And That Happened: Monday’s scores and highlights

Trout and Harper

Angels 4, Nationals 2: All day I read stuff about “Trout vs. Harper!” I was really excited until I remember that baseball is not the NBA and at no time was it really likely that the two would actually compete against one another directly. I mean, I suppose one could try to throw out the other as the one tried to take an extra base, but the odds were against that. On a granular level baseball is technically about one-on-one matchups. Only those matchups are between a hitter and a pitcher. More broadly, baseball is a team sport and Mike Trout’s team beat Bryce Harper’s. Trout was 2 for 5. Harper was 0 for 3. And Raul Ibanez’s three-run double mattered more than what either of them did.

Braves 4, Marlins 2: Evan Gattis with a walkoff homer in the 10th. Kudos to Fredi Gonzalez here. In the ninth, following a leadoff double, Gonzalez ordered Jason Heyward to bunt, despite the fact that he’s a lefty with power and the pitcher was a right hander. A right hander, by the way, named Carlos Marmol, who is not exactly good. in essence, he was more confident in Heyward — a guy who rarely if ever is asked to bunt — laying one down than being able to pull something off a crappy righty, which would have moved the runner over. And of course, had he done it, it means he’s depending on B.J. Upton to drive in the run. Now, you may think that’s deranged and I might think that’s deranged, but Fredi certainly knew that this unsuccessful sac bunt attempt would optimize the chances of Evan Gattis coming up to hit that walkoff homer. You mad genius, Freddi! You mad genius.

Phillies 7, Dodgers 0: Cliff Lee struck out double digits for the second straight start. This time he actually won. In his first five starts Lee has struck out 38 batters and has walked two.

Rockies 8, Giants 2: Five homers for the Rockies. And none of them were hit by Carlos Gonzalez or Troy Tulowitzki. Charlie Blackmon hit two. Ryan Vogelsong gave up three of them. Hard to see him lasting the year in the rotation. His ERA is now 7.71.

Editor’s Note: Hardball Talk‘s partner FanDuel is hosting a one-day $55,000 Fantasy Baseball league for Tuesday night’s MLB games. It’s just $25 to join and first prize is $7,000. Starts at 7:05pm ET on TuesdayHere’s the FanDuel link.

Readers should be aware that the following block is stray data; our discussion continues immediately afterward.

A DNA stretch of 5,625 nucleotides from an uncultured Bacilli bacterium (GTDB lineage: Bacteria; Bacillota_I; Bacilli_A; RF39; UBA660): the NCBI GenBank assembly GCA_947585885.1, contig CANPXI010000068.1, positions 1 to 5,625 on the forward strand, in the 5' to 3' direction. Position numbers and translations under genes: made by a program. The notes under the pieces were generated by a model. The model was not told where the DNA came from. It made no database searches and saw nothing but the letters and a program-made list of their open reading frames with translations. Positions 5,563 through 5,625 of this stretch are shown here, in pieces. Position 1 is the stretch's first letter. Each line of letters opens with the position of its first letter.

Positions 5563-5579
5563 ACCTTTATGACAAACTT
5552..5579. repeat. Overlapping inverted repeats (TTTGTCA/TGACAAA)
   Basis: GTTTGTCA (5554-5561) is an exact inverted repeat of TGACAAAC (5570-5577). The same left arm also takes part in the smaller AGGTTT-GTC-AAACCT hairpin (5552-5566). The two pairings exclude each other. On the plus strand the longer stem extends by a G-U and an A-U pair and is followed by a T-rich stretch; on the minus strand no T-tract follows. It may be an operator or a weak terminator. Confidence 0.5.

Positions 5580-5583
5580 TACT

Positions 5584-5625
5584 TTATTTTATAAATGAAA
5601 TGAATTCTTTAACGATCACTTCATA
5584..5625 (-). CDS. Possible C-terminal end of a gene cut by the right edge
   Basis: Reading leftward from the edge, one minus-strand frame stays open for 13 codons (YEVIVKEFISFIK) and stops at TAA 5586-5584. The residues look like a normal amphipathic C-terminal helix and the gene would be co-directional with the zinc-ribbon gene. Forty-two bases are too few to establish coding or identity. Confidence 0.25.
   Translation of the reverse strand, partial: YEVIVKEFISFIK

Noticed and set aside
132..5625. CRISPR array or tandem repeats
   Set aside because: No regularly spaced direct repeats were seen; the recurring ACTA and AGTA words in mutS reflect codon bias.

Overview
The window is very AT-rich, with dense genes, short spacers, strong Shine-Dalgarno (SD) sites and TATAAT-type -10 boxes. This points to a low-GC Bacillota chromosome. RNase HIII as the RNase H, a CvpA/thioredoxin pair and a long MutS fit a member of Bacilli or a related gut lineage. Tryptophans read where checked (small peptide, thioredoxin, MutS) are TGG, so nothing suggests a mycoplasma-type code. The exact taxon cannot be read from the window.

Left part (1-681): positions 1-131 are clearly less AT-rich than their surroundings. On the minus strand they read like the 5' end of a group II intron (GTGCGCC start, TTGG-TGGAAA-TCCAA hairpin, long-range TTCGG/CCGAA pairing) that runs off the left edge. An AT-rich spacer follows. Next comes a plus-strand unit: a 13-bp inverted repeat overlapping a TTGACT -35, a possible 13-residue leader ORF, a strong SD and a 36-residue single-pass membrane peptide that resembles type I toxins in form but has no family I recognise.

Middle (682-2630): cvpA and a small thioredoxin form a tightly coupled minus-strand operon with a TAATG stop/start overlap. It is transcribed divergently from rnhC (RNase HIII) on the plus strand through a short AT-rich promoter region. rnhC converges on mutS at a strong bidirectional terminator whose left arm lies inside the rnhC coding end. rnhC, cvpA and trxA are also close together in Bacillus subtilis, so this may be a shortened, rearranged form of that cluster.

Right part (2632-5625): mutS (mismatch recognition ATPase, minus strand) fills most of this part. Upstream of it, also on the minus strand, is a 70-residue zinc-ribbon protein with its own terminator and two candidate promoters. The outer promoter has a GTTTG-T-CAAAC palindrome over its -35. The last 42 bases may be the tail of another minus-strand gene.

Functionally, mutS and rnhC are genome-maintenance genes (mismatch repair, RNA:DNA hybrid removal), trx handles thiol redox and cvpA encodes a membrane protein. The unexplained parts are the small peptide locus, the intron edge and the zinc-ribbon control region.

Brewers 4, Padres 3: Milwaukee keeps chugging along. Aramis Ramirez homered and Ryan Braun drove in two. K-Rod saved his fourth game in four days. If you had been wagering on Rodriguez being lights out to start the season you would’ve gotten pretty awesome odds. Same with the Brewers starting off 15-5.

Cubs 5, Diamondbacks 1: Travis Wood: wrecking ball. He drove in four runs, including a three-run homer, and allowed one run while striking out nine over seven innings.

Astros 7, Mariners 2: Seattle has lost seven in a row. Matt Dominguez homered and drove in three. And that was with Felix Hernandez on the mound. Houston scored six off of him, though only two were earned. With teams this bad I’m afraid to go look at highlights before I eat breakfast, but I’m gonna assume some sloppy defense. [looks] ah, only one bad defensive play. Yep, the noodle-bat Astros actually beat King Felix around a bit. Go figure.

Mets 2, Cardinals 0: Jenrry Meija shut out the Cards for six and two-thirds while striking out seven. And he had some nifty defense behind him too. The only thing that looked bad for the Mets yesterday was their camouflage uniforms.

Rangers 4, Athletics 3: Yu Darvish was not at his best, but the Rangers gritted one out over the defending two-time division champs. Donnie Murphy lined a go-ahead single up the middle with one out in the eighth inning as Texas came from behind.

White Sox 3, Tigers 1: Anibal Sanchez was solid for six but the Sox broke through in the seventh. Of course, the words “broke through” imply a lot of kinetic energy. Here the seventh inning was like watching paint dry thanks to two replay reviews which stopped the game in its tracks.

Indians 4, Royals 3: Jason Kipnis and Michael Brantley hit two-run homers and Zach McAllister overcame some shaky defense behind him. Oh, and there was a squirrel on the field at one point, which I thought you all should know about.

Pirates 6, Reds 5: Ike Davis is making himself right at home in Pittsburgh. He hit a grand slam. This not too long after hitting that big walkoff grand slam for the Mets. According to STATS, Inc., Davis is the first player to hit grand slams for different teams in the same April. Neat.

Orioles 7, Red Sox 6: These teams were likely dragging after a Sunday night game gave way to this 11AM start, but that’s Patriot’s Day for you. Baltimore jumped out to a 6-0 lead and then held on to win 7-6. The Red Sox had loads of chances — they left runners on base in each of the innings in which they scored — but they let them slip away.